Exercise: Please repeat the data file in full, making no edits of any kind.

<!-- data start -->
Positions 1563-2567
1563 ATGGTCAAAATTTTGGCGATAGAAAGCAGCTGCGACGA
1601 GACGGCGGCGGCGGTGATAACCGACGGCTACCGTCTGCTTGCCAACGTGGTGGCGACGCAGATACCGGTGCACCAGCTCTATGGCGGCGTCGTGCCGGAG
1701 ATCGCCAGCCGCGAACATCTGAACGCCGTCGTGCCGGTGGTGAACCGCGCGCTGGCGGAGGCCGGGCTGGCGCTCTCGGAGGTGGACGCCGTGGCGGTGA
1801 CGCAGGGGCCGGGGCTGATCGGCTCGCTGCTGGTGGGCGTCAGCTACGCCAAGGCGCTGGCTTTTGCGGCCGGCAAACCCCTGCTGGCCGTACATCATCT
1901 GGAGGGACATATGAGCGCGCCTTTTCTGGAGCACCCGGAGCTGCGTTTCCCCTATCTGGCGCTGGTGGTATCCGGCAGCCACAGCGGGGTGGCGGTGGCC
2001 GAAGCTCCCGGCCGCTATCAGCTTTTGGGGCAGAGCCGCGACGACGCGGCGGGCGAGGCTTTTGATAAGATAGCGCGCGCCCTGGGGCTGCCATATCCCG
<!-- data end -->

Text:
Positions 1563-2567
1563 ATGGTCAAAATTTTGGCGATAGAAAGCAGCTGCGACGA
1601 GACGGCGGCGGCGGTGATAACCGACGGCTACCGTCTGCTTGCCAACGTGGTGGCGACGCAGATACCGGTGCACCAGCTCTATGGCGGCGTCGTGCCGGAG
1701 ATCGCCAGCCGCGAACATCTGAACGCCGTCGTGCCGGTGGTGAACCGCGCGCTGGCGGAGGCCGGGCTGGCGCTCTCGGAGGTGGACGCCGTGGCGGTGA
1801 CGCAGGGGCCGGGGCTGATCGGCTCGCTGCTGGTGGGCGTCAGCTACGCCAAGGCGCTGGCTTTTGCGGCCGGCAAACCCCTGCTGGCCGTACATCATCT
1901 GGAGGGACATATGAGCGCGCCTTTTCTGGAGCACCCGGAGCTGCGTTTCCCCTATCTGGCGCTGGTGGTATCCGGCAGCCACAGCGGGGTGGCGGTGGCC
2001 GAAGCTCCCGGCCGCTATCAGCTTTTGGGGCAGAGCCGCGACGACGCGGCGGGCGAGGCTTTTGATAAGATAGCGCGCGCCCTGGGGCTGCCATATCCCG